igh Desert Chamber Music (HDCM) continues their sixth season with a special Valentine’s Day concert on Friday, February 14, at the Tower Theatre. The Los Angeles based Catgut Trio will perform a variety of music inspired by love and romance. Concert-goers will receive a complimentary rose and a custom treat from Goody’s Chocolates. The evening is brought to you by North Rim. Frequently featured in the HDCM Series, the Catgut Trio has won over audiences with its inspired and moving musicianship, unusual communicative abilities and innovative and attractive programming. This dynanmic ensemble is dedicated to exploring both known and unknown masterpieces in the genre. The members of the trio hold title positions with world-renowned orchestras including the Los Angeles Philharmonic and the Los Angeles Chamber Orchestra. In addition to performing at a number of venues in the greater Los Angeles area, they host their own series in Santa Monica, California, Catgut Mondays. www.HighDesertChamberMusic.com, 541-306-3988.

Music • Dance • Festivals

Photo by Stacie Muller Amy Wheeler, Paula Blanscett, Ben Kroeker, Hannah Ortman, Mateo Garza, Jonah Rosberg

Valentine’s Day Concert Featuring Catgut Trio Photo courtesy of HDCM

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igh Desert Chamber Music announces the following students were selected for this year’s Spotlight Chamber Players program: Paula Blanscett (cello), Mateo Garza (violin), Ben Kroeker (viola), Hannah Ortman (violin), Jonah Rosberg (cello) and Amy Wheeler (cello). This program provides a high level of regular chamber music instruction to aspiring young musicians. “We are pleased to be able to continue offering this program to two groups this season, made possible by a number of grants we received this year. Both the string quartet and cello duo will perform at upcoming events, and will be featured at concerts in the community as

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TAO Drummers Return with Thundering Taiko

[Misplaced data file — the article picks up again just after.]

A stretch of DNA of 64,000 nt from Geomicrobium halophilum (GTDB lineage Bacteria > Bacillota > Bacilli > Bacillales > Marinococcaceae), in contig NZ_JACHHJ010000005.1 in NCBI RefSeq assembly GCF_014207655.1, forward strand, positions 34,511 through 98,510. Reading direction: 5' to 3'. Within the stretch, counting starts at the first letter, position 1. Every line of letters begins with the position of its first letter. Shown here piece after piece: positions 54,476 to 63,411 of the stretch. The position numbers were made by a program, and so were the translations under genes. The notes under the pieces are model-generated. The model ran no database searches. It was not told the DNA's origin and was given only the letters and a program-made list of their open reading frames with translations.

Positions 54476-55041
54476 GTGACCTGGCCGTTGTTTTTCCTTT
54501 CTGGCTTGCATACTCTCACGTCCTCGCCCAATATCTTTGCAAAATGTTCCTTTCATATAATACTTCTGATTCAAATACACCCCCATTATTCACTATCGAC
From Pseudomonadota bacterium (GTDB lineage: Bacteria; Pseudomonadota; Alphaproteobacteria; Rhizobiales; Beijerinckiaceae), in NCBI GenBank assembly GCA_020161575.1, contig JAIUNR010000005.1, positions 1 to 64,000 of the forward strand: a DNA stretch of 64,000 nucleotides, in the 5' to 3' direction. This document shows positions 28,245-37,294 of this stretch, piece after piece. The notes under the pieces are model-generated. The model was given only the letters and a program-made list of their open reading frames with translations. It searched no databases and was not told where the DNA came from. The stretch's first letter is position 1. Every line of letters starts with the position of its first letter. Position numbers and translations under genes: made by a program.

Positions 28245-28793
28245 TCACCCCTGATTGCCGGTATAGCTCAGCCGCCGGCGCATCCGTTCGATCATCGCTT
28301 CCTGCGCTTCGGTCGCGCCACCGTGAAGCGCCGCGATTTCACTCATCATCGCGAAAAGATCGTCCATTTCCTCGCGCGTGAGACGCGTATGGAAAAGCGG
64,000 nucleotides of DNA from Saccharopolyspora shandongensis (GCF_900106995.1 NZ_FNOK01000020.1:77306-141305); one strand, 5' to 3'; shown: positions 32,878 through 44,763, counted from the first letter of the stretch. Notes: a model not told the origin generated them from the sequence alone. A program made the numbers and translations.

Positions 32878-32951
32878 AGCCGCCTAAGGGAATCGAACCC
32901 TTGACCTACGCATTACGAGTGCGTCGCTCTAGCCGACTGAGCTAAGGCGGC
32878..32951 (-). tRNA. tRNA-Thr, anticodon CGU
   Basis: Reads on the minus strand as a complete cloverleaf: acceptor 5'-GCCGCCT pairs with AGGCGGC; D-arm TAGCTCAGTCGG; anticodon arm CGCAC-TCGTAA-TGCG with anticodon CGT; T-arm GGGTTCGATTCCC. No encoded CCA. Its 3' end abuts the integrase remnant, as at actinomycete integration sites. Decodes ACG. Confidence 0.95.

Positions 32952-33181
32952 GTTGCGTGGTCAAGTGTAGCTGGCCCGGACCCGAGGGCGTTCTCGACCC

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n a new production, athletic bodies and contemporary costumes meet powerful Taiko drumming and innovative choreography in TAO—Phoenix Rising, at the Tower Theatre, Tuesday, February 4 at 7:30pm.

“This is the kind of show that, almost literally, brings the world to Bend,” says Ray Solley, the executive director of the Tower Theatre Foundation. “We are thrilled to be able to squeeze this large-scale production into the friendly confines of the intimate Tower Theatre.”

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Photo courtesy of the Tower Theatre

The stars of TAO live, study and train at Bend Surgery Center is the title sponsor of a compound in the mountains of Japan. They return to Bend after two years to again the CenterStage Series. Showcase sponsor is Mt. View Heating, with supporting showcase their diverse backsponsors Deschutes Brewery and grounds as rock musicians, TAO’s precision, Central Oregon Radiology. Pergymnasts and composers in energy, and formance sponsors are Amy Tykean explosive show for all ages. stamina offer a son and John Teller. The featured With performers the Chivibrant take on on-tap beer pairing for the performance is Red Chair NWPA. cago Tribune describes as the traditional having “extraordinary talent A special educational matinee and incomparable muscular art of Japanese on February 4 at the Tower is zeal,” TAO’s precision, endrumming, made possible in part by Bank of ergy and stamina offer a vithe Cascades. brant take on the traditional creating a art of Japanese drumming, spectacular night 541-317-0700 or TowerThecreating a spectacular night of entertainment. of entertainment. atre.org.

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Athletic bodies and contemporary costumes meet powerful Taiko drumming and innovative choreography


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Sunriver Music Festival Valentine’s Dinner & Concert Features the Salem Big Band Celebrate Valentine’s Day with the Salem Big Band

Photo courtesy of SMF